Attorneys have cited the absence of a safety valve in lawsuits on behalf of residents that have been dislocated by a two-month-old natural gas storage well leak in the northwest end of the Los Angeles San Fernando Valley (see Daily GPI, Nov. 19).
State and Southern California Gas Co. officials contacted by NGI Monday refused to talk about the valve, saying that the well was in full compliance with state safety requirements on Oct. 23 when the leak was discovered in the Standard Sesnon 25, or SS25 well. Officials in the Department of Conservation’s (DOC) Division of Oil, Gas and Geothermal Resources (DOGGR) said rules and safety inspections for underground gas storage facilities are likely to change in the future.
Both the Sempra Energy gas utility and the state have confirmed that SS25 has no subsurface valve. Attorneys for residents of the Porter Ranch development near the Aliso Canyon storage facility allege that the presence of a valve might not have prevented the leak, but it could have stopped fumes from the odorized gas from flowing to the community (see Daily GPI, Dec. 23, 2015).
In an amended filing against SoCalGas last Tuesday, attorneys allege that SoCalGas removed a subsurface valve at the 8,500-foot base of the leaking well back in 1979 and never replaced it. The company did not respond to this allegation, only saying that DOGGR has indicated “that well SS25 was in full compliance with its regulations at the time of the leak, and SoCalGas shares this view, and [we] will continue to cooperate with DOGGR as its compliance investigation continues.”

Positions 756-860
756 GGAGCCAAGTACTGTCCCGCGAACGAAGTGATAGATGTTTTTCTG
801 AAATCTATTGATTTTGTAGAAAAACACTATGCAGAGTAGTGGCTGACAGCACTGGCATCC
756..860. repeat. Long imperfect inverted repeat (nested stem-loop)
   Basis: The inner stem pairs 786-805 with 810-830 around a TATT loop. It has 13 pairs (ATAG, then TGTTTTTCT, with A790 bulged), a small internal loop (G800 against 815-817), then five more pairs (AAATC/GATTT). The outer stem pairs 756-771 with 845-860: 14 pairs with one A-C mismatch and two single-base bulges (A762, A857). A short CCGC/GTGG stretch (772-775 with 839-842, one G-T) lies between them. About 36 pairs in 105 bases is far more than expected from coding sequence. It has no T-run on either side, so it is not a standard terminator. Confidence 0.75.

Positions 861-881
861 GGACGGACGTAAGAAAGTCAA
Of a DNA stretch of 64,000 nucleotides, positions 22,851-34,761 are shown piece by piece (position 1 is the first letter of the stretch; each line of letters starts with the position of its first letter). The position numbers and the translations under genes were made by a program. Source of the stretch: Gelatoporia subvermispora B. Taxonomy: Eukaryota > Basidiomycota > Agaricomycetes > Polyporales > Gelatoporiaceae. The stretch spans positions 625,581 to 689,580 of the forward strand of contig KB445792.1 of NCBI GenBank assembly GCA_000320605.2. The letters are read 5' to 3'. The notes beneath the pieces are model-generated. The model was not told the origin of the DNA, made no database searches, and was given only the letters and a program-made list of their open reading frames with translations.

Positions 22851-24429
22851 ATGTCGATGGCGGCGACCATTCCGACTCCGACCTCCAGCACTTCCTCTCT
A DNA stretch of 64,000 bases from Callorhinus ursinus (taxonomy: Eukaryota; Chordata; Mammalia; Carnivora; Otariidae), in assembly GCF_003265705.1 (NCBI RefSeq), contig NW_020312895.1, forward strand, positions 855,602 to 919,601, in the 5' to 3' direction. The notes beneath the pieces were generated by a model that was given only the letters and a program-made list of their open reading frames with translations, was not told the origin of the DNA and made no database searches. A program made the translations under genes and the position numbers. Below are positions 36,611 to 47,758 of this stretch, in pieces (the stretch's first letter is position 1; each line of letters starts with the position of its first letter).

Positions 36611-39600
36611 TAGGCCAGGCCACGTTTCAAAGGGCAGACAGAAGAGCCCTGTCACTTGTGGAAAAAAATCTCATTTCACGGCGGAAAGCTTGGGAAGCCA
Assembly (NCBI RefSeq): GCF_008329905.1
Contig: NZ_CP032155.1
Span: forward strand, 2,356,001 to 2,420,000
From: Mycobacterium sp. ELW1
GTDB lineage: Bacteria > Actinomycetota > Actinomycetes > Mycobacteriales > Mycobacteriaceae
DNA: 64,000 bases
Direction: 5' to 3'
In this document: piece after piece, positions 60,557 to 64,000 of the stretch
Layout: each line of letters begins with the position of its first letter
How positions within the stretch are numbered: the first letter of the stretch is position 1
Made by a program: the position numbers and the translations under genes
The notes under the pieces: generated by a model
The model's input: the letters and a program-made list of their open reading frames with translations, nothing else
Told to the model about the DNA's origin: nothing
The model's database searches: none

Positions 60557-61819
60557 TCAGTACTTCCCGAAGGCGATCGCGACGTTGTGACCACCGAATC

A SoCalGas spokesperson further confirmed that the leaking well “does not have a subsurface safety valve,” adding that DOGGR regulations do not require “these types of valves to be installed in wells such as SS25.”
Jason Marshall, DOC chief deputy director, told NGI that DOGGR requires annual inspections of gas storage facilities in the state; however, “we have an aging infrastructure, and some of the wells were constructed to standards that have since been updated, so we’re going to look at well construction standards and operations.”
“This well [SS25] was not constructed under the most recent requirements; we may need to increase the frequency of inspections for these kinds of vintage wells or consider different types of inspections,” Marshall said, adding that aside from the Aliso Canyon leak, this kind of regulatory evaluation had been contemplated by DOGGR in its renewal plan for assessing and streamlining the state’s oversight of the oil/gas industry.
The leak is not expected to be stopped before late February. DOGGR and the California Public Utilities Commission are overseeing a consulting firm that will complete an analysis of the well and the root causes for the leak.
“SoCalGas is cooperating fully in this effort,” the utility spokesperson said. “Until the facts are determined and this assessment is completed, it is premature to comment further on the well or the cause.”
Nevertheless, speculation about the causes and SoCalGas’ responsibility for the leak continue to circulate, particularly in local Southern California news media, such as the Los Angeles Times, which has published two front-page reports on developments surrounding the leaking well the past two days. Critics are emphasizing that the well is old, dating to 1954 as a producing oil well and 1973 as a well converted to gas storage. Its pipes are 61 years old, they point out.
Although there has been no major breakthrough in stopping the leak, as reported late last month, SoCalGas has succeeded in cutting in half the estimated volumes of leaking gas by reducing the overall pressure of the storage field (see Daily GPI, Dec. 29, 2015). SoCalGas has a goal of reducing that to 1,000-1,200 psi by the time its first relief well is finished. Previous pressures in the field were 2,700 psi.
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